Stacking Fault Simulations – II

In this exercise you will simulate some diffraction patterns from kaolinite clays. Kaolinite, Al2Si2O5(OH)4, is a 1:1 layer silicate with a single unique sheet with AlO6 octahedra on one side and SiO4 tetrahedra on the other. The layers stack with an offset to ideally form a triclinic C1 lattice (Bish & Von Dreele, 1989, Clay & Clay Min. 37, 289-296) for a sample of the most ordered form of kaolinite from Keokuk, Iowa. Kaolinites from other locations evidently have stacking faults so that the peaks are displaced, have peculiar shapes and are above a varying background. For the exercise we provide a laboratory Bragg-Brentano pattern of Keokuk kaolinite and a less ordered one from Washington County, Georgia (Clay Minerals Society Standard KGa-1b) collected with CuKa radiation on a Bruker instrument and thus in the Bruker RAW file format. The KGa-1b sample contains a small amount of anatase (TiO2) and the Keokuk kaolinite has some dickite (different ordered stacking of kaolinite layers).

If you have not done so already, start GSAS-II.

Part 1. Creating kaolinite layer

In this initial step we will load in from a cif file the structure of kaolinite, draw it to see the layer structure and then transform it into forms suitable for stacking simulations. To begin do Import/Phase/from CIF file; from the file dialog select kaolinite.cif. After the “are you sure” popup, there will be another warning you that 4 atom types (‘O-H’) were not recognized chemical element symbols and they were substituted by Xe to make them obvious in the atom list. Press Ok; you are offered a chance to change the phase name, I used ‘kaolinite’. The General tab is displayed (notice the presence of Xe in the element table).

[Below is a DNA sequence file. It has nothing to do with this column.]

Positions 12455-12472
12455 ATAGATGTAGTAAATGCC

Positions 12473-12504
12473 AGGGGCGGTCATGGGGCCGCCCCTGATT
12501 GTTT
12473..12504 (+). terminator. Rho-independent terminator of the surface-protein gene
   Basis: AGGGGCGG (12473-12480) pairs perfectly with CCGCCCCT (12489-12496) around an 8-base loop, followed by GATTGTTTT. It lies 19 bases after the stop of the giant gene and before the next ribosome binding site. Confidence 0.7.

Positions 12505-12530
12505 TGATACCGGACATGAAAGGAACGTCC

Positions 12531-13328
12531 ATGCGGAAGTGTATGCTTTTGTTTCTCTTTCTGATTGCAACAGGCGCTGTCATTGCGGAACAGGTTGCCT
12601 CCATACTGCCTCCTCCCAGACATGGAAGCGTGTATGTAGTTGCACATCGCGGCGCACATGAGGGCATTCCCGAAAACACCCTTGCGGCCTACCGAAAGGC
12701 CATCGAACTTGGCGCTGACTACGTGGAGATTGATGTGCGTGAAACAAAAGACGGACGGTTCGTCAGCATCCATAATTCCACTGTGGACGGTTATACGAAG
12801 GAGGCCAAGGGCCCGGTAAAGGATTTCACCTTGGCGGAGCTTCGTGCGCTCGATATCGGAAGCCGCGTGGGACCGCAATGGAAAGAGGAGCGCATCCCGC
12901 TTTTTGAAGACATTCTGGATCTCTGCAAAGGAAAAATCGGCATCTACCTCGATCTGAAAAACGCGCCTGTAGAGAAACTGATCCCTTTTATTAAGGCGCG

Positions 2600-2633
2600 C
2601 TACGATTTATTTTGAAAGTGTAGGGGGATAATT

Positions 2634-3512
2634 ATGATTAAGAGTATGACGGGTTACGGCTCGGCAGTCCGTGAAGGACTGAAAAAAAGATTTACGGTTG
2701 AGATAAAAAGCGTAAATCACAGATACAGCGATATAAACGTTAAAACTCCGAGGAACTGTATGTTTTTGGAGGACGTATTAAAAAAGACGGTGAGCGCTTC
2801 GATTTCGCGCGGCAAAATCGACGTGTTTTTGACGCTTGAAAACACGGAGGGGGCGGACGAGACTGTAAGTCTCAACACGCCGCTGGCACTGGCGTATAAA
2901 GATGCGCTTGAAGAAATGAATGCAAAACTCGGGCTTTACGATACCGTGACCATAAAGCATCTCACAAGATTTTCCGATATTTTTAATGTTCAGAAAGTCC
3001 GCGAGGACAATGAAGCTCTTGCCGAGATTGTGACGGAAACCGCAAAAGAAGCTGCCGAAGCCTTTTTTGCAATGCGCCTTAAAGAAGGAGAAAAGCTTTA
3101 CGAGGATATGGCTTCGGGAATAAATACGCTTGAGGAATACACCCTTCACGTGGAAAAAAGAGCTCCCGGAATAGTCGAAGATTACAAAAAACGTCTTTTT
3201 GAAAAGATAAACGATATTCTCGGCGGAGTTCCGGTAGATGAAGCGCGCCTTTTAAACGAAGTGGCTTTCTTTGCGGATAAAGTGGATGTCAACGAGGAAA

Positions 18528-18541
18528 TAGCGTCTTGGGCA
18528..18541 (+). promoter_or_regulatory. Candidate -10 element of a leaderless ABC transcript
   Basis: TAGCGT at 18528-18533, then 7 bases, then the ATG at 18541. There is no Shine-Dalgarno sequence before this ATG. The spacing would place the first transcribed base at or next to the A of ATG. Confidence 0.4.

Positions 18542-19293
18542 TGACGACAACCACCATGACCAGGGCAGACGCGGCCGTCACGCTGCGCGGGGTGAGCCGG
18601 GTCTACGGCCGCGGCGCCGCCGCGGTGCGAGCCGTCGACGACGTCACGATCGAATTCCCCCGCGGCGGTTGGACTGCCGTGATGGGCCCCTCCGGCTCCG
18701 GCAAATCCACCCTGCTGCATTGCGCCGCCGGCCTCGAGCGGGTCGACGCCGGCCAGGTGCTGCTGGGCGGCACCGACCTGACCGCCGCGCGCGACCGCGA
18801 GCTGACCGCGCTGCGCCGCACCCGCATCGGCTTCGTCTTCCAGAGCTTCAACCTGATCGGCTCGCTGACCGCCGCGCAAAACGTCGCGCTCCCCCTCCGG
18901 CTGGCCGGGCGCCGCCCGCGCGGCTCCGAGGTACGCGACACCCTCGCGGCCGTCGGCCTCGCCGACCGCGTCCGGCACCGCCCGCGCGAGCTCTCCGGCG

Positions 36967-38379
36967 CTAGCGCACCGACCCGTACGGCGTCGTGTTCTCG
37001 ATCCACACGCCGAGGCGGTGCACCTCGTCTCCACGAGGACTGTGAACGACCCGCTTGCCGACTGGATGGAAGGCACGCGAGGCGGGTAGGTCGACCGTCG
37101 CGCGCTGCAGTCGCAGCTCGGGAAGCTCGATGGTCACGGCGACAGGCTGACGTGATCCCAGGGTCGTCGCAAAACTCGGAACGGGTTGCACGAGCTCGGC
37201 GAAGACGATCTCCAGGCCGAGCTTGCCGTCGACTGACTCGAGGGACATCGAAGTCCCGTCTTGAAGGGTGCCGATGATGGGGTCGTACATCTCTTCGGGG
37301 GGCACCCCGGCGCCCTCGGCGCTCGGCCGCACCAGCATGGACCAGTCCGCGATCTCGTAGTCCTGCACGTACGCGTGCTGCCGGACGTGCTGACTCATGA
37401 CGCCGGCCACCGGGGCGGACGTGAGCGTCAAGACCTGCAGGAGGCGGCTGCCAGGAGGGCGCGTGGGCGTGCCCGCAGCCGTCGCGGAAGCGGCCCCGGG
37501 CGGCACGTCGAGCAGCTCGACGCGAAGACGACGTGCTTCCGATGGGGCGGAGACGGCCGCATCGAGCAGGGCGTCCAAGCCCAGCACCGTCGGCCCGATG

To fix the Xe atoms (they should be O), select Atoms and then double click the Type column heading; a small popup will appear. Select Xe & press Ok; the Xe atoms at the bottom of the atom table will be highlighted. Next select Edit/Modify atom parameters from the Phase Data menu; a new popup will appear.

Select Type & press Ok; a periodic table of the element will appear. Select O from the O-atom pulldown; the structure will be drawn with Al, Si & O atoms only.

To better visualize the stacking layer, select the Draw Atoms tab and then double click the empty upper left corner box of the table. All atoms will turn green. Then do Edit/Fill unit cell; the structure will be redrawn with all atoms that belong in the unit cell. Finally, double click on the Type column heading, select Al & Si (they will turn green) and then do Edit/Fill CN sphere. After a bit of rotating the structure around, the layering along the c-axis (blue line) will be evident.

One can easily see the layer of SiO4 tetrahedra and AlO6 octahedra. Also notice that the next layer (represented by the 4 O atoms at the bottom of the above drawing are offset giving a triclinic lattice.

The stacking fault simulation calculation via DIFFaX routines requires that the stacking layers be defined in a coordinate system that has the stacking direction perpendicular to the stacking plane defined as the c-axis. This requires transformation of the unit cell and atom coordinates; a suitable tool exists in GSAS-II to do this. Select the General tab and do Compute/Transform; a popup window will appear.

Note that this allows one to transform the structure according to a matrix and then shift the resultant positions along some vector and then select those that are unique according to a selected space group. The pulldown gives a selection of commonly used transformations; we want the last one, abc*, which satisfies the stacking fault requirement. Select it; notice that the space group is changed to P1. Leave this as the kaolinite layer has no symmetry; in other circumstances the layer may have an inversion center in which P-1 should be used. If you press Test, the new lattice parameters will be shown.

The a & b axes stay the same, but c is now smaller (the interlayer distance in kaolinite) and a & b = 90 (g is unchanged). Press Ok; a new phase (kaolinite abc*) will be made. Select it from the GSAS-II data tree and then select the Draw Atoms tab to see the result.